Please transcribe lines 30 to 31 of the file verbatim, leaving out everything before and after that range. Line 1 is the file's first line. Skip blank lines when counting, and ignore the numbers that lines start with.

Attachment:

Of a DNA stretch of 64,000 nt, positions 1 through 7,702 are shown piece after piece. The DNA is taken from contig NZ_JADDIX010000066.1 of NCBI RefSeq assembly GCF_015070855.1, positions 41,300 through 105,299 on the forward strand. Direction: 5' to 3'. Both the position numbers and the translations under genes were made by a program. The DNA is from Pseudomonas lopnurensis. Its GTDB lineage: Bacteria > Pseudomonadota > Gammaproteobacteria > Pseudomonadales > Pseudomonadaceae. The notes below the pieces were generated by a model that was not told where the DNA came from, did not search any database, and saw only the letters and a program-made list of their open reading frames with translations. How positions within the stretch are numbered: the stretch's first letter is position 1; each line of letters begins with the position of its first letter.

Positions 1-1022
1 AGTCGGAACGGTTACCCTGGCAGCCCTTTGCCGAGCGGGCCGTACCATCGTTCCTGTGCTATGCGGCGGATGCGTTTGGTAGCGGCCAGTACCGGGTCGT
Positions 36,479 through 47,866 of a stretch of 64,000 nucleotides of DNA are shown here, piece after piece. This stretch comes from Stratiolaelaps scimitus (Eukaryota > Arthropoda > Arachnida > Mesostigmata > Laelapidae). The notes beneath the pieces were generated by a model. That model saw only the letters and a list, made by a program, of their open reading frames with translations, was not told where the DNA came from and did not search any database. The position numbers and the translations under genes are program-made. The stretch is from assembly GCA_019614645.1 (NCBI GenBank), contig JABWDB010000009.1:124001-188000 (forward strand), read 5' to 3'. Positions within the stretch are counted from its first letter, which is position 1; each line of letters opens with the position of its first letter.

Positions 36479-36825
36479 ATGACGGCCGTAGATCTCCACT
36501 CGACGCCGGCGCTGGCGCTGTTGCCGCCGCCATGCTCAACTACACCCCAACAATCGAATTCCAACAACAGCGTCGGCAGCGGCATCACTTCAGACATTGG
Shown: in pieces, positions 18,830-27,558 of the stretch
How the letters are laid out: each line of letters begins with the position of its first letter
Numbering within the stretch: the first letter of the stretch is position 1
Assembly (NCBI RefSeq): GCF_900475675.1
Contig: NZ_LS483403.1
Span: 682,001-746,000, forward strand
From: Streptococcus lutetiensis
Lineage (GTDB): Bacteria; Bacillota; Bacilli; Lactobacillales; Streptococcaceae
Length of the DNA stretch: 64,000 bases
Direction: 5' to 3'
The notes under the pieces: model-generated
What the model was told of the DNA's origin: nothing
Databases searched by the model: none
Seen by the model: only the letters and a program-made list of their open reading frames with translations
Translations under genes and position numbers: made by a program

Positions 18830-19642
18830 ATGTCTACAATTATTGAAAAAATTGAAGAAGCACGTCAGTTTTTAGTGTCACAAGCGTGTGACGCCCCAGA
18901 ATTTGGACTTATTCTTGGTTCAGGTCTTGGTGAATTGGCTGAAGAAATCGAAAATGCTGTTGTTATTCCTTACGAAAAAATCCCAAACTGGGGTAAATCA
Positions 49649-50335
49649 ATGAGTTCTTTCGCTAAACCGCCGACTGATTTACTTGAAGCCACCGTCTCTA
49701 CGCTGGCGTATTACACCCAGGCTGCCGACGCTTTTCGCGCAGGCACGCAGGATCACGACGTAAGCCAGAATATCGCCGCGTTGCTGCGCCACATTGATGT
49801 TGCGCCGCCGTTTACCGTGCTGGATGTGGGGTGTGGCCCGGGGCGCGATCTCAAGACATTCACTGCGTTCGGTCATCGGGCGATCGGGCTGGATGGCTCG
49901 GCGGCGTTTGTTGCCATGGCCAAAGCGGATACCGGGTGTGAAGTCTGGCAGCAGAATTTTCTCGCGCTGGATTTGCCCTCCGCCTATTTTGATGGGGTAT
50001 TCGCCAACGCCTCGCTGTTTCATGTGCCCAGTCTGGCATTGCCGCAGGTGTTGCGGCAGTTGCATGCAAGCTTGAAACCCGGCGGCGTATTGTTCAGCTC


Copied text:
49901 GCGGCGTTTGTTGCCATGGCCAAAGCGGATACCGGGTGTGAAGTCTGGCAGCAGAATTTTCTCGCGCTGGATTTGCCCTCCGCCTATTTTGATGGGGTAT
50001 TCGCCAACGCCTCGCTGTTTCATGTGCCCAGTCTGGCATTGCCGCAGGTGTTGCGGCAGTTGCATGCAAGCTTGAAACCCGGCGGCGTATTGTTCAGCTC